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Simply Money

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The problem with robos


What do you know about robo-advisors?

As a fiduciary financial advisor for over 30 years, when it comes to robos, I naturally have some strong opinions. (Which should surprise absolutely no one.)

A quick backstory: If I had to choose the single biggest reason that I became a financial advisor, it’s because of an experience I had at my first job.

Like a lot of young college grads with business degrees, I accepted a position with a large company (an insurance giant).

Though my title was “advisor,” it was more of a sales position, and while I certainly learned a lot about communication, it was not a pleasant experience, overall.

Maybe you’ve been there yourself.

A room full of enthusiastic recent college graduates starting new jobs at a firm where the overarching goal is to sell that company’s products.

I didn’t last very long.

The single aspect of that job that I disliked most was how impersonal it was.

Sales quotas. Cold calling. Even conflicts of interest. People weren’t long-term clients - they were one-time customers. 

But that’s pretty much how the “advisory” sector was at that time. RIAs fiduciary advising, and holistic, comprehensive financial planning weren’t well known or widespread back then.

Robo-advisors are a class of advisor that use algorithms to manage investments.

So, generally, is it a good thing?

The irony is, that as the co-founder of an advisory firm, I obviously have my own conflict of interest here.

But I’ll attempt to be bipartisan.

For folks who have just begun saving and investing, have relatively simple portfolios (say, modest amounts of cash to invest), and who are a good many years away from transitioning into retirement, getting set-up with a robo-advisor has some upside.

For one, it’s relatively easy and fast. In fact, virtually 100% of working with a robo-advisor can be accomplished via an app on your phone. And because there’s so little personalization and fewer service offerings, it’s also generally (though not always) cheaper than working with a traditional advisor.

For a certain type of investor, at a certain point in their career, a robo-advisor is a legitimate option. (And almost anything that gets a young person saving for, and thinking about, the future is a good thing.)

But what are some of the drawbacks of working with robos?

My first objection is a lack of personalization.

I’m referring to the fact that with robo-advisors, you typically have a narrow, non-personalized menu of investment options, which usually includes only a limited number of Exchange Traded Funds (ETFs).

Sometimes less is more. Other times… not. But a limited menu makes investment diversification more difficult.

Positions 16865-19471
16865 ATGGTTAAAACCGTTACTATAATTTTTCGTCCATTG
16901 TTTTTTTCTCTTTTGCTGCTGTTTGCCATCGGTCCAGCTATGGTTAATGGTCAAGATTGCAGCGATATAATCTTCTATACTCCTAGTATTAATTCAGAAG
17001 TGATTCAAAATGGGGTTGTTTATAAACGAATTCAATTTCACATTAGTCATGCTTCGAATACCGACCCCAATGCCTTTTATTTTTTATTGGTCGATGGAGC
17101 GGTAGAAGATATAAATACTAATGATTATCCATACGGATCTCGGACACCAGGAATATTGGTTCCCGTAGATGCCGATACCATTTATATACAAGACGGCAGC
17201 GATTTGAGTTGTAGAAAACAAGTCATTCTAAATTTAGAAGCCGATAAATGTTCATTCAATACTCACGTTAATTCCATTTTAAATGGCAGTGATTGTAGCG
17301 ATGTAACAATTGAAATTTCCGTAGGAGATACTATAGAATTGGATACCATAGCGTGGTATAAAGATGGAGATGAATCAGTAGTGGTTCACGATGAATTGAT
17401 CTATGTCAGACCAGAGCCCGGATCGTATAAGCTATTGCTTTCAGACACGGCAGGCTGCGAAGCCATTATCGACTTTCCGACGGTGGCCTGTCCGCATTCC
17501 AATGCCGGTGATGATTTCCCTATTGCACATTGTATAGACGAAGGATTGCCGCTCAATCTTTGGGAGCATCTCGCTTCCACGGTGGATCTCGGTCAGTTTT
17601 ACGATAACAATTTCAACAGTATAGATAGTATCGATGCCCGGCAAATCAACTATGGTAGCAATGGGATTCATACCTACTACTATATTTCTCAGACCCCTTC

The next big drawback has to do with face-to-face meetings. And this especially impacts, not only investing, but investor decision making.

And that’s a big deal.

Anecdotally, it would be impossible to count the number of times that I’ve sat next to a client – someone I may have met with many times – and we worked and worked until we finally got to the core of what they wanted to achieve financially, both in the short term and during retirement.

And only then were we able to build an investment approach and financial plan in support of achieving those goals.

And that just does not happen without a decent amount of interaction and financial introspection.

Personalization.

Because the fact is that when my clients retire well? Or when a client passes away and their loved ones come to fully understand how much thought went into protecting their interests? Or when the market slides and a worried client wants to move everything to cash (and lock in their losses)?

Again, personalization.

Friendships. Relationships. Consistent communication. Being able to reach me and pick my brain. Identifying goals. Duration until retirement. The preferences of investing. Podcasts. Meeting with the children of clients. Financial education. Workshops. And, perhaps most important of all, dispensing dispassionate guidance that helps to eliminate behavioral finance from the planning process.

Software can’t help you and your family account for the emotions that surround money, nor can it diagnose or address any oversights or personal financial issues you may be having.

Robos can’t explain what steps you should take to improve your financial situation, nor even help you address debt or plan for major purchases.

The fact is that robos are adequate at the 10% of your financial life that is investment management. But they are not as good at the other 90%, which, for starters, includes the short and long-term financial decision-making process, the goal setting, the budgeting, the money saving and forward-thinking tax planning, and even the estate planning recommendations that we all need to consider. 

Also, robos can actually hurt clients because they rebalance portfolios too often. And, lastly, while one of the big selling points of robos is that they generally charge less than a dedicated, human, fiduciary advisor, even that isn’t always the case.      

People often say that your financial advisor is one of the most important business relationships you will ever have.

And while certainly, the dollars and cents advantages of working with a dedicated advisor are something you can measure, the advantages of the personalization of what we do, and frankly, of what helping clients achieve their goals means to them, and to us, is something that can’t be quantified or replaced by an app.


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